Natural Resources of the Sahara Desert

Save

The largest desert in the world, the Sahara is a huge, natural resource-rich area of northern Africa. Covering a massive part of the continent and encompassing the recognized legal borders of many countries, the Sahara Desert stretches from the Atlantic Ocean in the west to the Red Sea in the east and stretches south from the Mediterranean Sea. The desert covers about 3.5 million square miles. The word "sahara" is from the Arabic word "sahra," which means "desert."

The Sahara Desert has several natural resources.
(Ablestock.com/AbleStock.com/Getty Images)

An enormous wealth of natural resources is hidden beneath the Sahara Desert. Principal among these riches are huge amounts of oil and natural gas, particularly in territory belonging to Algeria and Libya. Algeria and Mauritania have large reserves of iron ore, and large quantities of phosphates are in Morocco.

An enormous amount of oil and natural gas is hidden beneath the Sahara Desert
Tomasz Wyszołmirski/iStock/Getty Images

The Sahara's other and absolutely vital natural resource is water. While water may seem like a contradiction for a desert, the Sahara's water allows the desert to remain the home of nomadic tribes and fauna. A number of oases -- places where water from underground reaches the surface -- are on what once were caravan routes and today are much more modern roads. They are a lifeline for desert dwellers.

A number of oases are on modern roads which are a lifeline for desert dwellers
Goodshoot/Goodshoot/Getty Images

Commercial development of the Sahara Desert's natural resources accelerated substantially after the end of World War II and the decline of colonial dominion. The Sahara covers parts of many nations besides the previously mentioned Algeria, Libya, Mauritania and Morocco, including Tunisia, Egypt, Mali, Niger, Chad and Sudan. Most benefit from the proceeds of their natural resources in the Sahara. In particular, Libya and Algeria capitalize on oil and gas, while Morocco, Mauritania and Western Sahara developed mines.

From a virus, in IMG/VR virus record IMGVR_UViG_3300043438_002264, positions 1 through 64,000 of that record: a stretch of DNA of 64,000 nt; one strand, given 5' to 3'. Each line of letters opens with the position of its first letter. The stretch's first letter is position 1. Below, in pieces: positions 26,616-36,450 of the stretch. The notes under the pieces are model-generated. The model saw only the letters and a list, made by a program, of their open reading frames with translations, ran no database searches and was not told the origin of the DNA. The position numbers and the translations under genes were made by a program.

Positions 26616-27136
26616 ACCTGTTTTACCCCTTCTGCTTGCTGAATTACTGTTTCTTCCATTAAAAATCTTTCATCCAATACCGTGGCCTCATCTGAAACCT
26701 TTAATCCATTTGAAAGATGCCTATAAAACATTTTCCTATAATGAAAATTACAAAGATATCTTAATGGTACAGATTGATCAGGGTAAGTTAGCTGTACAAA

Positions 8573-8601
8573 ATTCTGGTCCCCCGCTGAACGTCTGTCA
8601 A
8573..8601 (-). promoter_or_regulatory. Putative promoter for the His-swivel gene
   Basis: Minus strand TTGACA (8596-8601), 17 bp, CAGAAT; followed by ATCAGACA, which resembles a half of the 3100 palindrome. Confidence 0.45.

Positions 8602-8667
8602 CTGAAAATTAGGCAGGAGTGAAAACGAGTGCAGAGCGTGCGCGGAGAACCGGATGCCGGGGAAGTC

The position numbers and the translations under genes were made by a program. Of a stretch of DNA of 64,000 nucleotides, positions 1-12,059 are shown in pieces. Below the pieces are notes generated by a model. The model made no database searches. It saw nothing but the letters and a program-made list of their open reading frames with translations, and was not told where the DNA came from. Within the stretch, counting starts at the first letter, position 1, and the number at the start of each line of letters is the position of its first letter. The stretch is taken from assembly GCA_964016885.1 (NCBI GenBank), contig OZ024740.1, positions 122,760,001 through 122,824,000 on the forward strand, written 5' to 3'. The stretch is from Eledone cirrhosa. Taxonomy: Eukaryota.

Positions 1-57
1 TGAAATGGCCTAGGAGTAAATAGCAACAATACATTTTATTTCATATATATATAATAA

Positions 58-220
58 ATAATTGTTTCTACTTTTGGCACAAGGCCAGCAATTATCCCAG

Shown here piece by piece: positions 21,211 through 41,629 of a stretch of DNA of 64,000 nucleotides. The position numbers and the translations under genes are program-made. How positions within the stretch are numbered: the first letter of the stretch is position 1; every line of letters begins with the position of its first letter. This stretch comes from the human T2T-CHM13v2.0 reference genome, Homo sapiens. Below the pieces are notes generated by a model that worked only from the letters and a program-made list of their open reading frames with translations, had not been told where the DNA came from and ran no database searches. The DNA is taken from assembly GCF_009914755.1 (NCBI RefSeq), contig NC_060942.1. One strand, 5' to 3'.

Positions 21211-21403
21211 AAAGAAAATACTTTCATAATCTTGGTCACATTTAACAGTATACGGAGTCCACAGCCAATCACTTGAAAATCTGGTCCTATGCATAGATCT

One of Africa's largest mines located in Swaziland
demerzel21/iStock/Getty Images

The Sahara Desert was not always the same as it is now. Millions of years ago, rivers crisscrossed the area, and it was a fertile region of lakes and water. Modern techniques such as satellite imaging identified long-since vanished rivers from about 2 million years ago, and modern mapping and measuring methods show that the desert varies in size from year to year according to the amount of rainfall in the region.

The Sahara Desert was once a fertile region of lakes and water that has been brutally disrupted by modern technology and developments
Konstantin Kamenetskiy/iStock/Getty Images

References

Promoted By Zergnet

Comments

Resources

Related Searches

Check It Out

Can You Take Advantage Of Student Loan Forgiveness?

M
Is DIY in your DNA? Become part of our maker community.
Submit Your Work!